Creating new perspectives since 2009

Remembering Rachel Corrie ten years on

January 23, 2014 at 4:52 am

On March 16, activists will be remembering the day when Israeli soldiers annihilated the International Solidarity Movement (ISM) activist Rachel Corrie’s life. Ten years ago, whilst striving to protect a Palestinian family home from possible demolition by Israeli soldiers, Corrie was crushed to death by a bulldozer – an act which so far has not elicited any semblance of responsibility on behalf of Israel.

The ruling issued by an Israeli judge absolved Israel of this crime, citing a flawless internal investigation carried out by the Israeli army regarding the killing. It accepted the military’s version of events, including that soldiers on scene ‘did everything they could’ to minimise possible harm to activists engaged in non-violent resistance.

Conversely, the Israeli army’s history has portrayed the opposite. The impunity enjoyed by Israeli forces includes investigations carried out privately which exclude testimony from witnesses not pertaining to the military. Apart from contradictory testimony by the soldier driving the bulldozer, in which Corrie appeared and disappeared at random intervals and supposedly explained why he was unable to see an activist standing on a pile of rubble above the bulldozer’s blade, Israeli soldiers described activists as ‘terrorists’ or ‘tourists’ who might have been armed. The driver also stated he was obeying directives ‘not to stop work’, hence Corrie’s death was not regarded as murder but rather as collateral damage.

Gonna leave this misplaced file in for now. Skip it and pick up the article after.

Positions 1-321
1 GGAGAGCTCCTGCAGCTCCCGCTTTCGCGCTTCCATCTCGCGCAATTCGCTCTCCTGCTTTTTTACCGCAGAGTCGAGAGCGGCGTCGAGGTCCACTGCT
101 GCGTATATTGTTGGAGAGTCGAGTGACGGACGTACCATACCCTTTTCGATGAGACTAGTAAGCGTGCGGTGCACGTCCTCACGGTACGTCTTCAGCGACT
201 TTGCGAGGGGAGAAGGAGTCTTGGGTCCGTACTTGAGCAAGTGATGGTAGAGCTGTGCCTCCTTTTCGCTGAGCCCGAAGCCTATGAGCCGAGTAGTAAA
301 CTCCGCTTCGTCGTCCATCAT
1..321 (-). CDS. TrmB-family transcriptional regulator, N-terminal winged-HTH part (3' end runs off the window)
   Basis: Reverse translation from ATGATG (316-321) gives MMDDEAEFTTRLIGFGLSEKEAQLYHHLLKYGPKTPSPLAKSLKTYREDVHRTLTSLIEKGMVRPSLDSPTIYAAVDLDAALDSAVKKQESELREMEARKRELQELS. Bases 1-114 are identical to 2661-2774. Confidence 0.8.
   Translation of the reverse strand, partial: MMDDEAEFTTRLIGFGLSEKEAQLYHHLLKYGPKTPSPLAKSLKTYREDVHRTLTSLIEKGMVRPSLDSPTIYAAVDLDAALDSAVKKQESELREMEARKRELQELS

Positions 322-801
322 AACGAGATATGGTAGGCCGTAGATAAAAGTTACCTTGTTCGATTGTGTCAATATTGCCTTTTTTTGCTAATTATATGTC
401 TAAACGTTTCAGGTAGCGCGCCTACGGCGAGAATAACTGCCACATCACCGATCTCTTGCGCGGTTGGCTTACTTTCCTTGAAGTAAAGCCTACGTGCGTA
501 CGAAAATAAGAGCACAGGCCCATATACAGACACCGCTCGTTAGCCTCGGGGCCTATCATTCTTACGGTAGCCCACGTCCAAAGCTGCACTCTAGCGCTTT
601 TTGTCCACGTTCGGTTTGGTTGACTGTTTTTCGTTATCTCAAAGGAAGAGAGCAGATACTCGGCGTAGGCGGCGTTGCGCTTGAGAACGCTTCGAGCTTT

An innovative approach in Israeli judicial history was the association of activism with violence. Judge Oded Gershom  deemed ISM activists to become ‘practically violent’ through association with the Palestinian struggle, accusing them of intentionally distorting human rights discourse in order to sustain ‘financial, logistical and moral aid to the Palestinians, including terrorists and their family members’.

The Israeli concept of ‘civilians’ is clearly distorted when applied to Palestinians or activists in solidarity with the Palestinian cause. The area targeted for home demolitions was verbally transformed into a war zone – according to the Israeli army ‘There are no civilians by definition’.  Impunity has allowed the military to obliterate the definition of civilians unless applied to their own people – a trend manifested repeatedly in countless assaults on Palestinians and resonating further during military action against Palestinian people.
Judging by the reaction to Corrie’s death, activism will continue to be perceived as a threat by Israelis. The occupation’s insistence on treating activists as terrorists will serve to flaunt Israel’s hypocritical response to a democratic activity. Despite efforts to manipulate discourse in order to appear victimised and therefore authorised to use force against the illusion of threat to its military, scorn is garnered, rather than sympathy. The issue at stake is governments’ undemocratic measures to protect and maintain relations with an illegal state instead of providing protection to its citizens according to international human rights law.
The anniversary will probably go unmarked by corporate media, owing to its vested interests in portraying Israel as a democracy. In the sphere of social movements and resistance, Rachel Corrie’s death will be a reminder of wilful aggression and revenge, thus uniting the Palestinian struggle within an internationalist framework of resistance, whilst Israel wallows within its constructed fortress of oblivion.

The views expressed in this article belong to the author and do not necessarily reflect the editorial policy of Middle East Monitor.